Richard III Born at Fotheringhay

1452

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Richard of Gloucester, later Richard III of England was born at Fotheringhay Castle.  He was the last king of the House of York and the last of the Plantagenet dynasty. He was the supposed killer of 'The Princes in the Tower', his nephews Edward and Richard, the sons of his brother King Edward IV, and was portrayed as a villain in William Shakespeare's play 'Richard III'. He died at the Battle of Bosworth Field beaten by Henry Tudor, Henry VII, the first of the Tudor dynasty, so ending the War of the Roses. In 2012 Richard III's body was found buried under a car park in Leicester.





Start of the Tudor Age

1485

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On the 22nd of August 1485, Henry Tudor beat King Richard III at the Battle of Bosworth Field. This was the last battle of the War of the Roses, and brought to an end Plantagenet rule of England. Henry Tudor became Henry VII, the first Tudor monarch. Richard III's body was recently found in a car park in Leicester.





Tea in Werrington Tea Gardens

1891

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A pleasant Sunday afternoon could be spent by catching the tram to Walton, which was the end of the line, and walking up Lincoln Road to Rivendale in Werrington. In 1891 Richard William Parr and his wife Ann owned Alexandra House which had uninterrupted views down to the brook. In the gardens tea could be ordered.

The original house still  stands today in a road called Rivendale, on it’s side is a shop facing onto Lincoln Rd. Houses have been built along Lincoln Road on what were once the tea gardens.







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Werrington Windmill: Sails Lost in a Storm

1912

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A mill on this site was possibly mentioned in the Doomsday book and later there is a mention of Werrington Mill in 1291. A new mill was erected about 1835 replacing a previous mill which burnt down. The original mill and its successors were wind driven; steam power was installed later. In 1912 a serious misfortune befell the mill when a pair of sails was blown off in a storm, the sails crashed through the stone boundary wall of the mill property. In 1920 the sail-less cupola was removed as it was considered dangerous. Today the mill survives as part of a private house, just off Lincoln Road, in a cul-de-sac called Sharma Leas. The cupola, on the top, was replaced in 1991 but there are no sails.

There is an interesting aside about Werrington Mill; in 1958 it was reported in The Peterborough Citizen and Advertiser that, "Post Office officials are reported to be searching for 'a village called Werrington which has a windmill'. The search began when a letter from Iowa, USA was delivered at the offices of Broadwoodwidger Urban Council, Devon. Inside was a drawing of an old mill with the caption 'The old windmill of Werrington, England, was leased in 1664 for 1094 years, It must be preserved at least until 2758'. The accompanying letter, from a Mr Wayne Harbour asked if this was correct. The Chairman of the Urban Council, Mr F Stanbury, has told the GPO that no such building has ever existed in his district, so the search is to be extended to Peterborough and Stoke-on-Trent. We can save the GPO further trouble. The Werrington is 'our' Werrington, where a mill appears to have been in existence since the reign of Richard 1; records tell of a mill and a court there in 1291, a matter of 667 years ago." Just why this letter was sent from America with a copy of the lease & photo of the mill seems a mystery. ( Rita McKenzie)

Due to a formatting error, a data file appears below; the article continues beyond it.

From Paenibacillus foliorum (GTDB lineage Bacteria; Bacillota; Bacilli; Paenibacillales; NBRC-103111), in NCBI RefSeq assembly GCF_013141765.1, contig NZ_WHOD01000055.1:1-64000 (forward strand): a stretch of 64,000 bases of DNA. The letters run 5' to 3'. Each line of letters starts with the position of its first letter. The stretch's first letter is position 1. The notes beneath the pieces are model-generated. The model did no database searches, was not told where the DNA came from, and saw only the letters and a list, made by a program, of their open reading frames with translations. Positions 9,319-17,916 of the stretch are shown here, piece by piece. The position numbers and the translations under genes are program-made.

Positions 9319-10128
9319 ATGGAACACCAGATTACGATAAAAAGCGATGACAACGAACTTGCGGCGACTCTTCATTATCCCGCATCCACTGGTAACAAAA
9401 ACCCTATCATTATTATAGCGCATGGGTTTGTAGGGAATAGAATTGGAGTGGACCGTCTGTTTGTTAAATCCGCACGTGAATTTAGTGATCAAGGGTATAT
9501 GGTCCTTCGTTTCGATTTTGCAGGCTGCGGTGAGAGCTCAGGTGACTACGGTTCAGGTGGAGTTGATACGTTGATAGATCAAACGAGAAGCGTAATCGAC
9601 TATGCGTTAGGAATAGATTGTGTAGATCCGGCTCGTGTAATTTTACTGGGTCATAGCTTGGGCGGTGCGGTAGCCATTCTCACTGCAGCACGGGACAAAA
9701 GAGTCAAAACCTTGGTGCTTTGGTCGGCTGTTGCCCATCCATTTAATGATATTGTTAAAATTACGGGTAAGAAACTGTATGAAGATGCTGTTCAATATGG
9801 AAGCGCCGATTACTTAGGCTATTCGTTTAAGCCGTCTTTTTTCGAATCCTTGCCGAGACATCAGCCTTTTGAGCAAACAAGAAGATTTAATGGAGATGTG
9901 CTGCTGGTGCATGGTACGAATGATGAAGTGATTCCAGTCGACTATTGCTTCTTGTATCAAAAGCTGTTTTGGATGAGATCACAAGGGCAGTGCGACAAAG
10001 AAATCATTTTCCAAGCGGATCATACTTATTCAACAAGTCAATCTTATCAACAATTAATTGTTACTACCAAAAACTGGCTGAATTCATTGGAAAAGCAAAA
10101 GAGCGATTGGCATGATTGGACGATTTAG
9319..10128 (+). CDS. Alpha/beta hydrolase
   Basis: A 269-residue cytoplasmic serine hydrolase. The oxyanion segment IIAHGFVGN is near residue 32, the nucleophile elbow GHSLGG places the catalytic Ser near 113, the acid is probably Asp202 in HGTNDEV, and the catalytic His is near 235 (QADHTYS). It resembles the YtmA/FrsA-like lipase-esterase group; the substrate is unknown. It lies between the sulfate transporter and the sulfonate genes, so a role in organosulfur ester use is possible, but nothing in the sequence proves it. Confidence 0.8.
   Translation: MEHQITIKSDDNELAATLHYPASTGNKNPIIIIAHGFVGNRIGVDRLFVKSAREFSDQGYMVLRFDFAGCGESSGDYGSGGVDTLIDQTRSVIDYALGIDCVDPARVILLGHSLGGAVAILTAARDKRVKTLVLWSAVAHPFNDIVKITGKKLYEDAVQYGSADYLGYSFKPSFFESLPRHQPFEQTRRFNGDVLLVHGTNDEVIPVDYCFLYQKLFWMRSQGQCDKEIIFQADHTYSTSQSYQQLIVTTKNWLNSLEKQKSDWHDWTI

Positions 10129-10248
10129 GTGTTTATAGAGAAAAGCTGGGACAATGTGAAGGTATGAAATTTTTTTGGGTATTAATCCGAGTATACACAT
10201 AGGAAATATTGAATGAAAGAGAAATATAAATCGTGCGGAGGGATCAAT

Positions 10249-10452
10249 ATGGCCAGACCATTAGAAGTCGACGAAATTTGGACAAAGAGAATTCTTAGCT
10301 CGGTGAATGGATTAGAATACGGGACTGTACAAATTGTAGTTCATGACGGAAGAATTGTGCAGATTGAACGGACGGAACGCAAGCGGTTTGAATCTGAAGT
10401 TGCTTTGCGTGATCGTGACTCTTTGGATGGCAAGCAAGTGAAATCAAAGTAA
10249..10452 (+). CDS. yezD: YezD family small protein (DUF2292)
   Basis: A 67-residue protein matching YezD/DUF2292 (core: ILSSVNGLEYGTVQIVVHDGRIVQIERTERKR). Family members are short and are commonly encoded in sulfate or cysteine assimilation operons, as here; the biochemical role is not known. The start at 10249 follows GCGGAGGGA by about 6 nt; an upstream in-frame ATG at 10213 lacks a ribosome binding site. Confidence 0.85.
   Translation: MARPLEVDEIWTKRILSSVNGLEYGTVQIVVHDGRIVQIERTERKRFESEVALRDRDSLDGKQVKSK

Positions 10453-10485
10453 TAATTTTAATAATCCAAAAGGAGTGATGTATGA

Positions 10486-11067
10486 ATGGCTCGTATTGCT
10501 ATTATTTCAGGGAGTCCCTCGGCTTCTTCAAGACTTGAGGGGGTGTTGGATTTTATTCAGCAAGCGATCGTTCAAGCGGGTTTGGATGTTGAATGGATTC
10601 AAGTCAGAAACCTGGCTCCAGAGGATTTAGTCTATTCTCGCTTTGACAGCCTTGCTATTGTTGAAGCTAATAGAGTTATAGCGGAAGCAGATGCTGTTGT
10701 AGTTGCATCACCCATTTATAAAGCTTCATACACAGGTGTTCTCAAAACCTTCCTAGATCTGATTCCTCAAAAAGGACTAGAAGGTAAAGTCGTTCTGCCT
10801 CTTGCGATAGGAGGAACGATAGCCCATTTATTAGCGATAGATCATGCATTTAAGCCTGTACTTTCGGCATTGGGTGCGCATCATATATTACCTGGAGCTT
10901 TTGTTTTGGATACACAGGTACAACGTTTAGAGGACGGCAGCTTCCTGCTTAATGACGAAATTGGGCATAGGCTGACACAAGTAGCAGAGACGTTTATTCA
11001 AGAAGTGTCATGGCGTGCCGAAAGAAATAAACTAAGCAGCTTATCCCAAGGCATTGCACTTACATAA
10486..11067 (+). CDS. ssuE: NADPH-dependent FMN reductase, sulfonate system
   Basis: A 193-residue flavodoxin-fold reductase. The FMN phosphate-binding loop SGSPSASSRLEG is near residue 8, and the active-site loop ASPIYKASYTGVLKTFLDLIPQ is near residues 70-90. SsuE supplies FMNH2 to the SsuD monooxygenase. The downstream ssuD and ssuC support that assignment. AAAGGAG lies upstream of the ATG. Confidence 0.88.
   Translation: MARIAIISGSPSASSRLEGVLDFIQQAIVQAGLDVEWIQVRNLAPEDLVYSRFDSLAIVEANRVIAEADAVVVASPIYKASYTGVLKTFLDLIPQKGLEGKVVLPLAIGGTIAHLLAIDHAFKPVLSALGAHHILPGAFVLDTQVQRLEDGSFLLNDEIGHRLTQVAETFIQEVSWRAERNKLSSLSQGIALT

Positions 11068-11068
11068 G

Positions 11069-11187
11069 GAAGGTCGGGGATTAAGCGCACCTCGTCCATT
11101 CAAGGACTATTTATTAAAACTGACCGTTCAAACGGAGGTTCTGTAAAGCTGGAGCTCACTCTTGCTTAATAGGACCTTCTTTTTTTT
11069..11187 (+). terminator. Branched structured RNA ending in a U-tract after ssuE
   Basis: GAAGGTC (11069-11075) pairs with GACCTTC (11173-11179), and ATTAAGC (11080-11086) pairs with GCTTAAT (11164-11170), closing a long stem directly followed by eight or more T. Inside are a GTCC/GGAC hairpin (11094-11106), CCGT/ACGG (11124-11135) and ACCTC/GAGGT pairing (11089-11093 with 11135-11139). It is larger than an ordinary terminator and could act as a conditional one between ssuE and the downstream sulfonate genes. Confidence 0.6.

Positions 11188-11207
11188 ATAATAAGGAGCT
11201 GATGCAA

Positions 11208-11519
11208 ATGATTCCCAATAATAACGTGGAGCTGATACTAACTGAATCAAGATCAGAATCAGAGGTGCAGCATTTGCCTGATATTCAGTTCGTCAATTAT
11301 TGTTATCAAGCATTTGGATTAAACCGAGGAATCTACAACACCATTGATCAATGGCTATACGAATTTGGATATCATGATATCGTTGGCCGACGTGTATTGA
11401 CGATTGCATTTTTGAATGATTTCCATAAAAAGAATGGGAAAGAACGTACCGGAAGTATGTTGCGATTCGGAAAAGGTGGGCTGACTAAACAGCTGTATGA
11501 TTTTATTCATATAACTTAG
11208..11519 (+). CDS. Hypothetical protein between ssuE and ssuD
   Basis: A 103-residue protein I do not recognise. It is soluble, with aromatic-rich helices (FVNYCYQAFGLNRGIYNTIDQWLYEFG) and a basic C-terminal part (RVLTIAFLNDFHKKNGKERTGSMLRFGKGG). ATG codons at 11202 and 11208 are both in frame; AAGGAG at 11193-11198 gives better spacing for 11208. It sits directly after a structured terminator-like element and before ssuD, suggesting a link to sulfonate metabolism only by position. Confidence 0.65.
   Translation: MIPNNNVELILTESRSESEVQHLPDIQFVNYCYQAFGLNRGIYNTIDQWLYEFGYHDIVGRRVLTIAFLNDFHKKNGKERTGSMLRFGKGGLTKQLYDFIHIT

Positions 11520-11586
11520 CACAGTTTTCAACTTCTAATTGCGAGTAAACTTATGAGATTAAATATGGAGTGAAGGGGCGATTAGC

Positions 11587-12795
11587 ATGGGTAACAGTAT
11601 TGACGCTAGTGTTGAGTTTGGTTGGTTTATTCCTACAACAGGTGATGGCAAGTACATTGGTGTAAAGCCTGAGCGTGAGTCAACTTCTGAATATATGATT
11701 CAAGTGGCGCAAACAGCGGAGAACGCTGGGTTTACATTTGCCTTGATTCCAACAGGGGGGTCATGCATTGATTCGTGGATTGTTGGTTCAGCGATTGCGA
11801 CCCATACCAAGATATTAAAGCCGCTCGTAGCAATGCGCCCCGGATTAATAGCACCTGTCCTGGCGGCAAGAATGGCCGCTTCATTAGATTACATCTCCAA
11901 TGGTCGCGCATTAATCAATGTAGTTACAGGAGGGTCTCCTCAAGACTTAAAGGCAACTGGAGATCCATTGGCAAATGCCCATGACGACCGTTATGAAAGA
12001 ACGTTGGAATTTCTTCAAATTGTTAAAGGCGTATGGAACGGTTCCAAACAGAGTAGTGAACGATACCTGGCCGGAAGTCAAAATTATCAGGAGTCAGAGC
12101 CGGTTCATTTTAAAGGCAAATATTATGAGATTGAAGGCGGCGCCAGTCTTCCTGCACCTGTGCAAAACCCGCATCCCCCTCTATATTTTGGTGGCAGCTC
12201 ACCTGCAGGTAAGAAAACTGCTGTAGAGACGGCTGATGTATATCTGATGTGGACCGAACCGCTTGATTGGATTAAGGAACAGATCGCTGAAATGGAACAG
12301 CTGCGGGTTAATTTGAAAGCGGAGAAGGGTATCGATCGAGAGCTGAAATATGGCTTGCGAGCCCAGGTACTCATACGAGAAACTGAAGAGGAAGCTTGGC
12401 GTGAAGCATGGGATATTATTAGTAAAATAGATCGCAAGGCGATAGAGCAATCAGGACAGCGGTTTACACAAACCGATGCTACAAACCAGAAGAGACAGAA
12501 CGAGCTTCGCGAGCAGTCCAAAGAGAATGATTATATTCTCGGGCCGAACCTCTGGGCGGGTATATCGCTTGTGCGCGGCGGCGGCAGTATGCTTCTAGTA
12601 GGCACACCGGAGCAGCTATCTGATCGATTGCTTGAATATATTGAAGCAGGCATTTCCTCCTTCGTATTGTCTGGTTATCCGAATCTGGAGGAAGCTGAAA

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An Eye for an Eye

1786

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On the 13th May 1786 Mr Robert Shelston was found dead in his yard in Eye. An inquest revealed his death had been caused by a fatal blow to the head: he had been murdered. After an investigation and conversation with several witnesses, the conclusion was made that Henry Love, also of Eye, was the perpetrator. Henry Love was found playing ninepins in Market Deeping. He was arrested and taken to the Angel Inn in Peterborough, where he confessed to the murder quite freely. (1) He went before Justice of the Peace Robert Blake on 12th July, where he was sentenced for execution on Borough Fen common the week after. Love was described as 'most astonishingly illiterate and of a sanguine disposition.' He'd also confessed to planning to rob and murder farmer Mr Richardson, also of Eye, before he'd been arrested. (2) On Friday 21st July, Henry Love walked the five mile journey from the gaol in Peterborough to Borough Fen via Eye. He was attacked by angry villagers as he entered Eye. Henry was so badly beaten that he needed support to walk to the execution tree. He was hanged from the tree and from there his body was taken to an out building overnight in Peterborough. His body was used for dissection by doctors. (3)
References
(1) Stamford Mercury, Friday 19th May 1786, p3, column 3 (2) Stamford Mercury, Friday 14th July 1786, p3, column 3 (3) Stamford Mercury, Friday 21st July 1786, p3, column 3